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Israeli and Palestinian negotiators agree to tackle tough issues

July 30, 2013|By Paul Richter
  • Secretary of State John F. Kerry, flanked by Israeli Justice Minister Tzipi Livni, left, and Palestinian chief negotiator Saeb Erekat, discusses the Middle East peace talks at a news conference in Washington.
Secretary of State John F. Kerry, flanked by Israeli Justice Minister Tzipi… (Win McNamee / Getty Images )

WASHINGTON -- Israeli and Palestinian negotiators agreed Tuesday that their peace talks would tackle even the most politically sensitive issues between them, such as the control of Jerusalem and the claims of Palestinian refugees, U.S. officials said as a first round of talks came to an end.

The scope of the talks had previously been ambiguous. President Obama said in a May 2011 speech that the talks should first focus on the relatively easier issues of borders and security.

But Secretary of State John F. Kerry told a news conference in Washington that the two sides “have agreed today that all of the final status issues, all of the core issues and all other issues are on the table for negotiations.... They are on the table with a single goal: a view to ending the conflict, ending the claims.”

Kerry’s statement “has now fleshed it out, and made more specific that they’re going for a full agreement, to bring an end of conflict and an end of claims,” said Robert Danin, a former U.S. diplomat in the Middle East who is now with the Council on Foreign Relations. “This is a maximalist agenda.”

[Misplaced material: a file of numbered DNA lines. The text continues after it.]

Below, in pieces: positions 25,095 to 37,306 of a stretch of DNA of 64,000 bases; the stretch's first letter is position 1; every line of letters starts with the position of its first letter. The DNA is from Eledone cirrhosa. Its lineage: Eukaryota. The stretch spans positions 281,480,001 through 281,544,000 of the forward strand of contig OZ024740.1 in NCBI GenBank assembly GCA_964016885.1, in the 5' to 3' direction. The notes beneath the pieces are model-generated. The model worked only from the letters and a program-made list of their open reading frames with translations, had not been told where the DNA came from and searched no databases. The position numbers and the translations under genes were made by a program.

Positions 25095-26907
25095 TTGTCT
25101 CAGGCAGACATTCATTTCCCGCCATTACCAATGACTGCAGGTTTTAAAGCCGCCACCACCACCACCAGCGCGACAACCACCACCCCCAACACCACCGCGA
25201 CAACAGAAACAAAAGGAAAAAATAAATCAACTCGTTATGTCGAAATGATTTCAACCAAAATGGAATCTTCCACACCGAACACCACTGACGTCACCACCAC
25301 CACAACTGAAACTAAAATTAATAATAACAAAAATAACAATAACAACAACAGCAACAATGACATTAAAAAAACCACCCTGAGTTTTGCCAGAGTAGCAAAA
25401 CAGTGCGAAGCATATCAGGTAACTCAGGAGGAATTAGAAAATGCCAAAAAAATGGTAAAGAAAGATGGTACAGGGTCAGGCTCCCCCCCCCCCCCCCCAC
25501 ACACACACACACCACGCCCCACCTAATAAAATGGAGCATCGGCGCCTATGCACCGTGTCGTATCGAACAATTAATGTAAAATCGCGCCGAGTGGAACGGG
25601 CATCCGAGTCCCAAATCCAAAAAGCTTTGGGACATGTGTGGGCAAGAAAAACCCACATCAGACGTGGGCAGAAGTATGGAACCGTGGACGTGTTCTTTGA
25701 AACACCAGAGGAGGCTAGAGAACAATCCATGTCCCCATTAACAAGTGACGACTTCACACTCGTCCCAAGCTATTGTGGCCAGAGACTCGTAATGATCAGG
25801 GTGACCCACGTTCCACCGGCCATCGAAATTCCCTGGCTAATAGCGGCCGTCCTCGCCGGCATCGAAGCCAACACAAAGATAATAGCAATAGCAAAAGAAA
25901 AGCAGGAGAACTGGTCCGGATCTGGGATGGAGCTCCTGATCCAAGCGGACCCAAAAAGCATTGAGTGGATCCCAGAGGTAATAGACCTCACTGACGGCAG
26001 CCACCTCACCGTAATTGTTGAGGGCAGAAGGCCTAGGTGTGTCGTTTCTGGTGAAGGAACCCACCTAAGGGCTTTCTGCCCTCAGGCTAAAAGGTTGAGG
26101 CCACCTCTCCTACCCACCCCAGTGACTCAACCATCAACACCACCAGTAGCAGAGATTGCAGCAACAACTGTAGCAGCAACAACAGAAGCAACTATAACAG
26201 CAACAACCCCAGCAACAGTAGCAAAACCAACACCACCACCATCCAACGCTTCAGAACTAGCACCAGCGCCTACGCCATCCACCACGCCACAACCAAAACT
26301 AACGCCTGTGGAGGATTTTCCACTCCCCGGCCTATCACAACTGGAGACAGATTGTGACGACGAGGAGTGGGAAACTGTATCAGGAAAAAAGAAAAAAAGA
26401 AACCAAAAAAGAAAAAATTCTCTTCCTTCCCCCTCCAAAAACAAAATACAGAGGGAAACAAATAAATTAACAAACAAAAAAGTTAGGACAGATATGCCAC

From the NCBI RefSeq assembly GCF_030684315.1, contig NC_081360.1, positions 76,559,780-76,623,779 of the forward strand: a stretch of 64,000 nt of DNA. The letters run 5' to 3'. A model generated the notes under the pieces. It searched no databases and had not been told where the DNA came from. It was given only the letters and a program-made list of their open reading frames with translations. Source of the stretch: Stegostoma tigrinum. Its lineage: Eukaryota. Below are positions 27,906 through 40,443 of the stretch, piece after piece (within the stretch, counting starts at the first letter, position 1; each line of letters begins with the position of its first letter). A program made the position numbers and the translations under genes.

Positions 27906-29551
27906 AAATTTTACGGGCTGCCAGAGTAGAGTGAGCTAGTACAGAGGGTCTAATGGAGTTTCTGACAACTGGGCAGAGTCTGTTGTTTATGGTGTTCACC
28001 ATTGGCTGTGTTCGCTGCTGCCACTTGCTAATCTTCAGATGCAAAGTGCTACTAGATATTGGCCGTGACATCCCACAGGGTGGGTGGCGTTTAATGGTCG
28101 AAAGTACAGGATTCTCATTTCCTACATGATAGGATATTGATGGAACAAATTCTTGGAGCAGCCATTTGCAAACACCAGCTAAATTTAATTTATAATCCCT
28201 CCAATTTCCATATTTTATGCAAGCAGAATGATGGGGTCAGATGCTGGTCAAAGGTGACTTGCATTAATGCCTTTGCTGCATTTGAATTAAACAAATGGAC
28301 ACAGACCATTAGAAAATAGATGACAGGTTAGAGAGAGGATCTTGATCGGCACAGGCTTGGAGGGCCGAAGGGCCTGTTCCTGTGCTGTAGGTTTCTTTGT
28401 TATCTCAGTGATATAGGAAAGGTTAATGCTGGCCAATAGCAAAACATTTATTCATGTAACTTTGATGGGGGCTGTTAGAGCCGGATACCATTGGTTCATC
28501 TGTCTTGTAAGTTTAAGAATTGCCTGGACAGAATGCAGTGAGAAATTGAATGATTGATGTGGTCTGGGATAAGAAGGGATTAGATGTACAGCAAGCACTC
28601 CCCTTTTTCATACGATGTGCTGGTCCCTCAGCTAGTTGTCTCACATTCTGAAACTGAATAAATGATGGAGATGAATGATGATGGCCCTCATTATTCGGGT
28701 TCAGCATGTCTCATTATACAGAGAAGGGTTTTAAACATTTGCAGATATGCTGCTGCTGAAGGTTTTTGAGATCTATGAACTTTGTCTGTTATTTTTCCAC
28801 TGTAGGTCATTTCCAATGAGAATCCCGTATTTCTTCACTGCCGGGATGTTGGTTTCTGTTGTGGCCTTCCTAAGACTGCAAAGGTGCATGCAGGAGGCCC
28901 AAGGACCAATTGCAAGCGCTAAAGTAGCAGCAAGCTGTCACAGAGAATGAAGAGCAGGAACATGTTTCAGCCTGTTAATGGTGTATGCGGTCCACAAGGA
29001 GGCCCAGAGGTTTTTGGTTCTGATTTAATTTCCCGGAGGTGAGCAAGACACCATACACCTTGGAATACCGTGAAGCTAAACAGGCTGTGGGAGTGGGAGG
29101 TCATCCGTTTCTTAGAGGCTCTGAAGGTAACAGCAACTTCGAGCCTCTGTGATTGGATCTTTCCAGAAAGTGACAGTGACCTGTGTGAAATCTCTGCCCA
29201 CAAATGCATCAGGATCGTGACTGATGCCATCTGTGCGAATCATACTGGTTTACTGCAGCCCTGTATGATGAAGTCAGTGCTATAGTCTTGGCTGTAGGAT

The talks, which began Monday night after four months of shuttle diplomacy in the Middle East by Kerry, will resume in two weeks in either Israel or the West Bank, with the goal of reaching a complete peace deal in nine months, officials said.

The claims of refugees who fled Israel when it was created and the control of Jerusalem, considered a sacred city by both sides, are highly charged issues and will make any peace deal far harder to achieve. Kerry acknowledged that “there is no shortage of passionate skeptics” about the peace effort he has been leading.


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